Jeff Buckley

The son of the late Tim Buckley, the romantic, late-'60s/early-'70s-rock

cult favorite — Jeff Buckley possessed a near-operatic singing voice

and songwriting talents that merged the best elements of melodic and hard

rock.

Jeffrey Scott Buckley was born Nov. 17, 1966, in Anaheim, Calif. The only

son of Mary Guibert and Tim Buckley, he was raised by his mother and

stepfather in Orange County.

Buckley's mother loved music, and she passed on the passion to him. He

grew up listening to hard rock and to folk rockers such as Van Morrison.

The first LP he owned was Led Zeppelin's Physical Graffiti.

After moving to Los Angeles, Buckley completed a two-year course at the

Musicians' Institute. He then played in a number of bands in L.A., including

the reggae group Shinehead.

In 1990 Buckley moved to New York, where he met Gods and Monsters guitarist

Gary Lucas at a Brooklyn tribute to his father. Buckley joined Gods and

Monsters and was a part of the band for two years before embarking on a

solo career playing mostly cover songs in East Village clubs. One of these

performances, at the St. Mark's Place Irish club Sin-e, was immortalized

on Live at Sin-e (1993), after Buckley was noticed by Columbia

Records executives, who signed him in 1992.

That gave Buckley the opportunity to prove he was more than just a great

voice. His own compositions dominated his studio debut, Grace

(1994). The rapturously reviewed LP featured such sweeping noise-rock-meets-balladry

tracks as "Mojo Pin," "Lover, You Should've Come Over" and "Dream Brother."

It made many critics' best-of-the-year lists. The following year, another

of the LP's tracks, "Last Goodbye" (RealAudio

excerpt), received substantial alternative-rock radio airplay.

Buckley took his time working on a follow-up while his fanbase and

reputation grew. At first, he worked with Television's Tom Verlaine as

producer, but the veteran rocker left the project, tentatively titled

My Sweetheart the Drunk. Buckley resumed recording in Memphis,

Tenn., in spring 1997. On May 29 of that year, he went swimming with a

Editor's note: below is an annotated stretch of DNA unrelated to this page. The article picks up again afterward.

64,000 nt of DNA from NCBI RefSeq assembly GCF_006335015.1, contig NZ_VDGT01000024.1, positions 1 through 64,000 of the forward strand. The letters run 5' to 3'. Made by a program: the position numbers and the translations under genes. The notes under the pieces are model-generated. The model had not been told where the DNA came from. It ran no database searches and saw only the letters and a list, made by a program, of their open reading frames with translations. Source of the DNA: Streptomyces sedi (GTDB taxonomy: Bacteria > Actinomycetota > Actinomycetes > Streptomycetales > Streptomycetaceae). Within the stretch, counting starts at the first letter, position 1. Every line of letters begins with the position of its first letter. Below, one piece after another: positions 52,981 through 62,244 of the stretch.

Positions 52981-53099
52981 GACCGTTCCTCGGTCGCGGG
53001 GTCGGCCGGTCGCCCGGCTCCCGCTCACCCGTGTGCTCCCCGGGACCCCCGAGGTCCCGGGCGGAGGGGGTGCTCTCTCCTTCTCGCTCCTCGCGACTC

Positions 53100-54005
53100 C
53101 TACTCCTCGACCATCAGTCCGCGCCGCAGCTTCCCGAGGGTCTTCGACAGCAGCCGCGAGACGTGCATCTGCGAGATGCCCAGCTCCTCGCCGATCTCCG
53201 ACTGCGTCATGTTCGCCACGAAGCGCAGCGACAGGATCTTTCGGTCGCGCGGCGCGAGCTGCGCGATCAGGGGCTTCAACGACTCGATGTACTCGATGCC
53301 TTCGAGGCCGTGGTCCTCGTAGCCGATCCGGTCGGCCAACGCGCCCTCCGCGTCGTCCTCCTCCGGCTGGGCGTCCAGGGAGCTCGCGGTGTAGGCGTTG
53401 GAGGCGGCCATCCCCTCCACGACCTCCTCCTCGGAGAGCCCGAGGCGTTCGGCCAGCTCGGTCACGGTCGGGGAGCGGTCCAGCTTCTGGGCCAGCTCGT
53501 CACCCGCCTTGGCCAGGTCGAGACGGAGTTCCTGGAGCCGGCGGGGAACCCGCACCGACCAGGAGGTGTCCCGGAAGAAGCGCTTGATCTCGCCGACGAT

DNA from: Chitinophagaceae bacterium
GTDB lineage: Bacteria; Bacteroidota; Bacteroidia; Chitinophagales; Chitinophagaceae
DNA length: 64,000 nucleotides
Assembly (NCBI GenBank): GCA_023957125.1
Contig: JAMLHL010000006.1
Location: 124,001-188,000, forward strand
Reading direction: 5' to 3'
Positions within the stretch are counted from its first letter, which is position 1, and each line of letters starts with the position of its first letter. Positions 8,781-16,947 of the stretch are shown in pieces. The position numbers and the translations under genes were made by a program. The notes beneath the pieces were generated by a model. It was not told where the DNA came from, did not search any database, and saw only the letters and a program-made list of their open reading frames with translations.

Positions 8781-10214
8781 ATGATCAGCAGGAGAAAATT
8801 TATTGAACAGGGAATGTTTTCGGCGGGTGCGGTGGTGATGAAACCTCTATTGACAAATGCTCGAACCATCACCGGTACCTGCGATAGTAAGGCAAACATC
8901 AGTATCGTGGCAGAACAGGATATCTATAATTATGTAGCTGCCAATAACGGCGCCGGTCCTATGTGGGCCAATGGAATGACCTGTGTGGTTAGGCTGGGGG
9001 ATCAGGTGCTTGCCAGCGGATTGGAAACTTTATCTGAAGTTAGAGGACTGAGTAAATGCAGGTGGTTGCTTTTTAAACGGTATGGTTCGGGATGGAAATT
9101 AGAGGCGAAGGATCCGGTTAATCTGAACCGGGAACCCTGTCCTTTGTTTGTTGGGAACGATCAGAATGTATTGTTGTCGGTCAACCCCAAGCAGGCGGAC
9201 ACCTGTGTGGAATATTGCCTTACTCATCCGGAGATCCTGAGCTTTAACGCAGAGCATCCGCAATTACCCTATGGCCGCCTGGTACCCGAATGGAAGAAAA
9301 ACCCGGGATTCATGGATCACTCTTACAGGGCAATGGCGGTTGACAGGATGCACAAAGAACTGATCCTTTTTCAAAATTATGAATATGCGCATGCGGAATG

friend in the Mississippi River. In minutes, Buckley disappeared in the

current. His body was found a few days later.

Last year, with the help of Buckley's mother, Columbia issued unfinished

material from the LP that Buckley had been recording at the time of his

death. Titled Sketches for My Sweetheart the Drunk, the CD included

more angst-driven, hymnlike rockers, such as "The Sky Is a Landfill" and

the jazzy "Everybody Here Wants You." The album sold moderately well,

thanks to the cult following Buckley had gained before his death.

Buckley's mother and former bandmates Michael Tighe and Mick Grondhal are

planning a live Buckley release for 2000. Tighe, who now plays in Those

Bastard Souls and Black Beetle, said "I learned so much from Jeff just

from being exposed to him. Those are the things that grounded me in music

the most. Seeing him work made me know that's what I need to do."

Led Zeppelin guitarist Jimmy Page said of Buckley: "We played together

at a festival. It was in Australia, the last tour that he did. He was

astonishing. It was a great, great loss."

Beth Orton, Tighe and other musicians will perform at the "Jeff Buckley

Birthday Tribute Event" on Wednesday (Nov. 17) at the Angel Orensanz

Foundation Center for the Arts in New York.

Other birthdays on Wednesday: Gordon Lightfoot, 61; Bob Gaudio (Four

Seasons), 57; Martin Barre (Jethro Tull), 53; Peter Cox (Go West), 44;

Jim Babjak (Smithereens), 42; Harry Rushakoff (Concrete Blonde), 40;

RuPaul, 39; Ronald DeVoe (New Edition, Bel Biv DeVoe); 32; Jeffrey Allen

(Mint Condition), 31; Isaac Hanson (Hanson), 19; Gene Clark (Byrds),

1941–1991; and Dino Martin, Jr. (Dino, Desi & Billy), 1953–1987.